How grief is helping me measure my progress with myasthenia gravis
As I mourn the loss of a friend, I reflect on what she continues to teach me
I cried. All day.
Usually, no matter the level of sadness or grief, I can shut off my emotions because it’s necessary. Crying is one of the triggers that exacerbates my myasthenia gravis (MG) symptoms. I get droopy eyes and have trouble breathing, and weak bulbar muscles steal my ability to swallow and keep food and liquid from going down the wrong pipe.
I cried all day because the world lost one of the most amazing people I know. Knew. She had a way of helping you see yourself in a positive light, no matter the situation or your customary self-talk. She encouraged you to do your best, and could tell what your best really meant.
She’s the reason I taught art classes at the Travis Mills Foundation, a nonprofit that supports veterans. It was during the summer months of teaching those classes that I learned how to navigate the heat with MG.
She’s the reason I felt strong enough to continue self-advocating for a diagnosis, even when I was at my wits’ end. She would always remind me that I deserved better.
She is one of the reasons I sit here every week to write this column. She always encouraged me to share my story and passion for helping others, to turn my struggles into a road map to guide others on their own journey.
She is the reason I continue to chase my dreams, disabilities be damned.
She was Kelly.
Kelly and her son passed away last week from rare complications during the birthing process. I am so thankful to have had this amazing soul in my life since 2017. And even in her passing, she’s still teaching me things.
The loss of my friend opens the floodgates
When my great-grandma passed away, I was unable to allow myself to grieve because crying exacerbated my MG symptoms. Whenever I started to cry, my throat tightened, I had trouble swallowing, and if I tried to take a drink, I would choke on the liquid. It wasn’t long after Grandma Goldie’s passing that my care team tweaked my treatment plan.
Last May, my doctors modified my plan again to include biweekly intravenous immunoglobulin infusions. This has led to the greatest improvement I’ve experienced with MG. I was able to walk farther and needed my cane less and less. But I didn’t realize how much the infusions were helping me until last week.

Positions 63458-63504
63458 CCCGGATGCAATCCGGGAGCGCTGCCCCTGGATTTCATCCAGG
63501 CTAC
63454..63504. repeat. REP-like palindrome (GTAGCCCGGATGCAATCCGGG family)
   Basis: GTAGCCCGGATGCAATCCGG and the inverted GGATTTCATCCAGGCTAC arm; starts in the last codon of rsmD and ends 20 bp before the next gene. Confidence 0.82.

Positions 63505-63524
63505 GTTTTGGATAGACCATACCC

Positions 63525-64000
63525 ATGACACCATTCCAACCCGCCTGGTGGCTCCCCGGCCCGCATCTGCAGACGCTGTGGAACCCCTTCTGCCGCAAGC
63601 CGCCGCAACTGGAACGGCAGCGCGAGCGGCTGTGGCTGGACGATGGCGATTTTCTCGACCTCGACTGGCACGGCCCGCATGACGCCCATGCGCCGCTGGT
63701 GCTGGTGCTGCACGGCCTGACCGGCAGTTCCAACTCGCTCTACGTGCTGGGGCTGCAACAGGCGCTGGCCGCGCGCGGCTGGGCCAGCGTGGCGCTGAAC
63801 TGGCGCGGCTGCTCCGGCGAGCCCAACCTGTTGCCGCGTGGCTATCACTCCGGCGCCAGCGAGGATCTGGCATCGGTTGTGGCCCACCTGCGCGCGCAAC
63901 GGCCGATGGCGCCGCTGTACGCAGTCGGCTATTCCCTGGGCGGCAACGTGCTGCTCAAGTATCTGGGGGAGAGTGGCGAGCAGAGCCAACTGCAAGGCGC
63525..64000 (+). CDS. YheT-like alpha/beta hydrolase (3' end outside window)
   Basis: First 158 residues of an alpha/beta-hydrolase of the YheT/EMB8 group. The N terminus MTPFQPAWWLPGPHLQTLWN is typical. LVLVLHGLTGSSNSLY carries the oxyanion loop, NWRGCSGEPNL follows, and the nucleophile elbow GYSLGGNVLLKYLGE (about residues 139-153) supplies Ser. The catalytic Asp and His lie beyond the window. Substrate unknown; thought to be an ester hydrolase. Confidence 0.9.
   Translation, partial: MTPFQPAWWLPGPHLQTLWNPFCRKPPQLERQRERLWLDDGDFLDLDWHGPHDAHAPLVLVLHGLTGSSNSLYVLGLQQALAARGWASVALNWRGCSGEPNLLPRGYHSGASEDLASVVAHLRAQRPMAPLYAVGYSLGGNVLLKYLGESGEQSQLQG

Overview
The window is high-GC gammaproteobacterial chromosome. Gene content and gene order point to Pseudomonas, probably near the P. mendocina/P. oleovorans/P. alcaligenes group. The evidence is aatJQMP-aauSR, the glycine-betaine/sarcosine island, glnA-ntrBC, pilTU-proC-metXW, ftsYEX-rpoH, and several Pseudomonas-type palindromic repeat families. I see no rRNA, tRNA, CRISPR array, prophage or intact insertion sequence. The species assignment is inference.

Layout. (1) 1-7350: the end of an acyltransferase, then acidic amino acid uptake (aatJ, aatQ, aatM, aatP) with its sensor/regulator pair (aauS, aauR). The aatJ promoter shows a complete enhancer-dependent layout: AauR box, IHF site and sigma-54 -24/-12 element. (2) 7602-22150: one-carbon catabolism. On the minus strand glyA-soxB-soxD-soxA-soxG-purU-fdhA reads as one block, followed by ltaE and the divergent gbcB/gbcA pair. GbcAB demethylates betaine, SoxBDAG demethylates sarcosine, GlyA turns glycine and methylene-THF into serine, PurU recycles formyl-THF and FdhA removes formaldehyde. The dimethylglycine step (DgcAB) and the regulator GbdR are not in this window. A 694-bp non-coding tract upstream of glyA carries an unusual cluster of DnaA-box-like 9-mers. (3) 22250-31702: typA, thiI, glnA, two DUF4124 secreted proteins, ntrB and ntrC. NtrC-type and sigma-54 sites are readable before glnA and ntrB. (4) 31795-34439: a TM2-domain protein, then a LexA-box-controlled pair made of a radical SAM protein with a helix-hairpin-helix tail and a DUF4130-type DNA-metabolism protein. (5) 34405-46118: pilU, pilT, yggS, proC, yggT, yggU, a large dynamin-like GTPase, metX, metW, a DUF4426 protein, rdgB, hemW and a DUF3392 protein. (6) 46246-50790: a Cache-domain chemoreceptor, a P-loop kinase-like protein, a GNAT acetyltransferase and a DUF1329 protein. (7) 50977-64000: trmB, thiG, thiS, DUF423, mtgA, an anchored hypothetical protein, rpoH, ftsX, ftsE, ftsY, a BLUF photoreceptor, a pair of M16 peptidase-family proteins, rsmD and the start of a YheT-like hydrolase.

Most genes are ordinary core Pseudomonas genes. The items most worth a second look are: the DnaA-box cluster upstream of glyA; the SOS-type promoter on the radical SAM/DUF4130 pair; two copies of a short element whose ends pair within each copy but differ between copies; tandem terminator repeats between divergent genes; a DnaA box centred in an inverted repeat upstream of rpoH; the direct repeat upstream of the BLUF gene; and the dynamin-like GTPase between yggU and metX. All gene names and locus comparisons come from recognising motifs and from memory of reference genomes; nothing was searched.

I cried all day after hearing about the loss of my friend. As much as I tried, I couldn’t stop the tears. At one point, my husband refilled my coffee cup and kissed my forehead, and I realized I had been crying for two hours. Yet I wasn’t short of breath, I wasn’t droopy, and I wasn’t choking on my coffee.
Finally, I can grieve.
I have been afraid to cry or feel strong emotions because of how they exacerbated my symptoms. But because Kelly gave me the strength to advocate for myself and establish an amazing care team here in Wisconsin, I finally have a treatment plan that allows me to grieve.
Once I’m ready to move on from mourning the loss of my beautiful friend, maybe I’ll be able to start grieving everything I’ve had to set aside.
It’s funny (though not in a “ha-ha” kind of way) that I’m measuring progress with grief, because it would be Kelly’s way of reminding me that life continues to evolve. Diseases progress, but so do treatments, and the body’s response to both can also change.
I’ve never been happier to be able to cry all day.
Note: Myasthenia Gravis News is strictly a news and information website about the disease. It does not provide medical advice, diagnosis, or treatment. This content is not intended to be a substitute for professional medical advice, diagnosis, or treatment. Always seek the advice of your physician or other qualified health provider with any questions you may have regarding a medical condition. Never disregard professional medical advice or delay in seeking it because of something you have read on this website. The opinions expressed in this column are not those of Myasthenia Gravis News or its parent company, BioNews, and are intended to spark discussion about issues pertaining to myasthenia gravis.